The Cambodian property market has done well this year, despite some stagnation that followed 2013’s troubled national elections.
Ross Wheble, country manager at worldwide real estate agency Knight Frank, spoke with the Post about the Kingdom’s property prospects for 2015.
What do you think about the Cambodian property market in 2015?
Whilst the next elections are still some way off, I think we will continue to see the momentum witnessed in 2014 carry over into 2015.
In 2014, we can say that Cambodia’s property sector did very well. Will the sector still perform as well in 2015? Based on what?
As I said, I think we will continue to see the property sector perform well during 2015 driven by increasing demand from domestic/foreign investors, retailers and multinational companies, as well as a shift in the living habits of Cambodians, with local buyers wanting to live in newly constructed condominium developments with modern facilities and amenities.
Recently, Vietnam has been discussing changes to its Housing Law to make it easier for foreigners and expatriates to buy houses in the country. Can this impact the flow of investors into Cambodia? What should Cambodia do to counter such competition?
Vietnam was severely impacted by the global financial crisis, and a lot of foreign investors and developers lost significant amounts of money, which has tainted their outlook on Vietnam. Furthermore, the fact that Vietnam is a communist country deters a lot of investors from entering the market. The above notwithstanding, the Vietnamese economy appears to have turned a corner, and the relaxation of the laws on foreign ownership will certainly generate demand from foreign investors. But I think the impact on Cambodia will be minimal.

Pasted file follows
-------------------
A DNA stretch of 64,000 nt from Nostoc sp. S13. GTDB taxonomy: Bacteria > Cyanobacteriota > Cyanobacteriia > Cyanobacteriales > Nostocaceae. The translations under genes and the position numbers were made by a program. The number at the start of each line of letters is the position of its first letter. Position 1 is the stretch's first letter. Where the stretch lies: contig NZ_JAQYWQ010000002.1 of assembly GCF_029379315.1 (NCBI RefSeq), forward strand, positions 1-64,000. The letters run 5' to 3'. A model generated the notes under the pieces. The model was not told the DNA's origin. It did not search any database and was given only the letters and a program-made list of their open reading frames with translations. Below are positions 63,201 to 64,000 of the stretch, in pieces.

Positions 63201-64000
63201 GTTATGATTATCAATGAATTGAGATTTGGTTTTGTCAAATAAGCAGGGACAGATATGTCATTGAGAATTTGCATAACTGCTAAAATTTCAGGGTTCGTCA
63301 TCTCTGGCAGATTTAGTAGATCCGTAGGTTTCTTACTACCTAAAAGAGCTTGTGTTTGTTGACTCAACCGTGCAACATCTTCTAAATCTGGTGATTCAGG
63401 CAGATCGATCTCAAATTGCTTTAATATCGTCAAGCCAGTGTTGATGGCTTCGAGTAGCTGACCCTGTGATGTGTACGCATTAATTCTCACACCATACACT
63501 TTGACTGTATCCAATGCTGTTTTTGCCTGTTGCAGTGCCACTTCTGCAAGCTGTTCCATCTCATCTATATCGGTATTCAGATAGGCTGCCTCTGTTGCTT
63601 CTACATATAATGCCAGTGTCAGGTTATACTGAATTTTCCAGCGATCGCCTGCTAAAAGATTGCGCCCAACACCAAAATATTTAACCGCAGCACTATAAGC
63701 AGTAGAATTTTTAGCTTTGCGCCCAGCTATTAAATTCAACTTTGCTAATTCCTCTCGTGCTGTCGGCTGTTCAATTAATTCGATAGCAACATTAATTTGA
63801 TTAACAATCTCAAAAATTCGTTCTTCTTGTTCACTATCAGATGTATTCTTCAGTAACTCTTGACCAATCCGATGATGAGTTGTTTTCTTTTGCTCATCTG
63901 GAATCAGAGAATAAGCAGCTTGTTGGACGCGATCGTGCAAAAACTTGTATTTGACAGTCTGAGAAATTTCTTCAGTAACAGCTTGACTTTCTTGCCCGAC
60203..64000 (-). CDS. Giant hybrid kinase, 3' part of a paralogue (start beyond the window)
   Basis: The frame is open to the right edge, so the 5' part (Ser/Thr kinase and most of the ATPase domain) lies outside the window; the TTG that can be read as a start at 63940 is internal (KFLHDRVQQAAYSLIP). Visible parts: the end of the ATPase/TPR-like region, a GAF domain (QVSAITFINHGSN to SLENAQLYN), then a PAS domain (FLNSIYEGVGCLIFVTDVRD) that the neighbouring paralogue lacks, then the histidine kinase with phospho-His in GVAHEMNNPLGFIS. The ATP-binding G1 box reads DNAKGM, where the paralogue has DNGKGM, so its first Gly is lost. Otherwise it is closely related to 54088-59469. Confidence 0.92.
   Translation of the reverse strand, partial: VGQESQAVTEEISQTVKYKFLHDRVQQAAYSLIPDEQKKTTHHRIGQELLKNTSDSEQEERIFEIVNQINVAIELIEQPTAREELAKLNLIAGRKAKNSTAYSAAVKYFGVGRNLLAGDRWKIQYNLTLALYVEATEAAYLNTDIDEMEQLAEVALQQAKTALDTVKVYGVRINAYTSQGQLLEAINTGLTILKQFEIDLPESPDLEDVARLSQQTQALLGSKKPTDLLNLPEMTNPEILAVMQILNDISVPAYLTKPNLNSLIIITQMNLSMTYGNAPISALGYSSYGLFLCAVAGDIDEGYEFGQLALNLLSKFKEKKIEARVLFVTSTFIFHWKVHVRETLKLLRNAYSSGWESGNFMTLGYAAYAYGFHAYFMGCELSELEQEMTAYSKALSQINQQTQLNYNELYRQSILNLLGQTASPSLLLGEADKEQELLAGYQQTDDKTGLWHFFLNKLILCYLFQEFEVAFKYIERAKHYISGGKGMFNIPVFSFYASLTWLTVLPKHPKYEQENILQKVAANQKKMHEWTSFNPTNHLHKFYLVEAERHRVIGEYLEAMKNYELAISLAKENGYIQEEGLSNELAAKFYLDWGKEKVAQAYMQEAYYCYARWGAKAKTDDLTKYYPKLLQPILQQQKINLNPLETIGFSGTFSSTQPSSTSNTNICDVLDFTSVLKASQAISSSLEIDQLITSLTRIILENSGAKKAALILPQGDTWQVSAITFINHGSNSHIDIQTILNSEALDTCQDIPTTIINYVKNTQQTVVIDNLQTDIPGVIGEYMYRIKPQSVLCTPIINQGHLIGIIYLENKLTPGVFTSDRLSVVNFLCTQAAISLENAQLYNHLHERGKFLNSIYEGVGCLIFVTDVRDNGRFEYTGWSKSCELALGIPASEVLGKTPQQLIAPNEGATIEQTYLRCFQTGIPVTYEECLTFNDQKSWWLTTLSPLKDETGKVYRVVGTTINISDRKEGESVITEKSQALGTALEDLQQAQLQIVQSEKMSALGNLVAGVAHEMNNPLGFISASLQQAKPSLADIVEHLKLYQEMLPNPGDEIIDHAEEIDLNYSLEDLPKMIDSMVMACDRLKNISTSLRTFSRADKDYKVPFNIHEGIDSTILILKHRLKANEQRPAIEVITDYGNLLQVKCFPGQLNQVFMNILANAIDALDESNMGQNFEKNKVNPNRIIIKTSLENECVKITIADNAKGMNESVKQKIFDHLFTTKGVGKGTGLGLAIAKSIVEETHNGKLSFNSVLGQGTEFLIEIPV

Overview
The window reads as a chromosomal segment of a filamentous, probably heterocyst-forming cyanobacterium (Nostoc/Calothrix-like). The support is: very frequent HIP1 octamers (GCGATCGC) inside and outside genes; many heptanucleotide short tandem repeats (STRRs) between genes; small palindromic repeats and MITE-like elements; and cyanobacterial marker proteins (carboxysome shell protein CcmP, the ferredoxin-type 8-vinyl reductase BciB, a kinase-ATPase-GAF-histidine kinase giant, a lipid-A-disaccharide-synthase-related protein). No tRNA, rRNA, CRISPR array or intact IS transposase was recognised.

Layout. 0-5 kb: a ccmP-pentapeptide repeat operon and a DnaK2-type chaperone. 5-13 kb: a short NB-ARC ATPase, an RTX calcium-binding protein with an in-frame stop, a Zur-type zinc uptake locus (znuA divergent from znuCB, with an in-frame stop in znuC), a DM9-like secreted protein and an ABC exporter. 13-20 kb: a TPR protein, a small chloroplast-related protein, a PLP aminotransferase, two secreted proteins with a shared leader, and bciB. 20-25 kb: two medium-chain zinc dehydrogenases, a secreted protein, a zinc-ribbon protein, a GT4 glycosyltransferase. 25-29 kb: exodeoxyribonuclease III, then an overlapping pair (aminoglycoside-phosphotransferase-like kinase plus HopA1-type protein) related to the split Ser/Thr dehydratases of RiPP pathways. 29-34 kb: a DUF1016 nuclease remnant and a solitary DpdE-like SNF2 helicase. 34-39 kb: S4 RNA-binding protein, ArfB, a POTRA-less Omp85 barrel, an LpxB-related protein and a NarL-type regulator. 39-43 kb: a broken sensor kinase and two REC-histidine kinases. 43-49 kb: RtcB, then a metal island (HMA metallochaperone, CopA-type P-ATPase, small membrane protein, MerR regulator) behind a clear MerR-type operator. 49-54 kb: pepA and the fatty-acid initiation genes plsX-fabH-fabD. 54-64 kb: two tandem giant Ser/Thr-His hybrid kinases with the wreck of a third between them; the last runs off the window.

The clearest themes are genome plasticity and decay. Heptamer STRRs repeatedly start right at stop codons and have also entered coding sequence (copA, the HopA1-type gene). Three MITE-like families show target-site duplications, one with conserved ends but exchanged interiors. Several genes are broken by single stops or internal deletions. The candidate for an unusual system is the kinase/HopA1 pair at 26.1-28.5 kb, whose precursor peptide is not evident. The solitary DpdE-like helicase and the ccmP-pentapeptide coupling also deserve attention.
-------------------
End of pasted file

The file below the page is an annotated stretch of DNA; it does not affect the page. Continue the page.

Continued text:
Will 2015 be a year that investors will put money into Cambodia?
There are many sectors to invest in, not just real estate. I see one of the biggest areas of opportunity being in infrastructure, which would have significant benefits for the future development of Cambodia. Equally, we are seeing increasing activity in the agricultural industries such as rubber plantations, where foreign operators have expertise to increase yields and take advantage of Cambodia’s fertile land. The banking sector is also relatively immature, with lending rates for property generally ranging between 7 to 9 percent. This impacts the demand for property – with a lower cost of financing and higher loan-to-value ratios, we would certainly expect greater demand for residential property in the main cities of Cambodia.
What should Cambodia do in order to attract more investors to come into the market?
Certainly when talking about multinational companies and international developers, one of the main concerns is corruption and a lack of transparency in the market. Equally, government statutes on areas such and health and safety and fire regulations need to be introduced to improve the quality of construction in Cambodia, giving confidence not just to multinational corporations and investors but also to Cambodians.
Will the Cambodian property sector benefit from the ASEAN Economic Integration? How?
Personally, in the short term, I do not see the Cambodian property sector benefitting from the ASEAN Economic Integration; whilst there may be more cross-border business activity, I do not see an influx of companies or labour coming to Cambodia in 2015.